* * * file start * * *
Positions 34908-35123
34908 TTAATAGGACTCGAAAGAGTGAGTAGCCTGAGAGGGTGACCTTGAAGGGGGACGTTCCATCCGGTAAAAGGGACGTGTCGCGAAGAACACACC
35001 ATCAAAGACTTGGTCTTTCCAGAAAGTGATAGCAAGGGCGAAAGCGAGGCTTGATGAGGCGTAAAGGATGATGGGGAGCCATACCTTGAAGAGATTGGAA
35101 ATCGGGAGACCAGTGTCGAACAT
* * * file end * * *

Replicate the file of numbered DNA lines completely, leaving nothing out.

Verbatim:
Positions 34908-35123
34908 TTAATAGGACTCGAAAGAGTGAGTAGCCTGAGAGGGTGACCTTGAAGGGGGACGTTCCATCCGGTAAAAGGGACGTGTCGCGAAGAACACACC
35001 ATCAAAGACTTGGTCTTTCCAGAAAGTGATAGCAAGGGCGAAAGCGAGGCTTGATGAGGCGTAAAGGATGATGGGGAGCCATACCTTGAAGAGATTGGAA
35101 ATCGGGAGACCAGTGTCGAACAT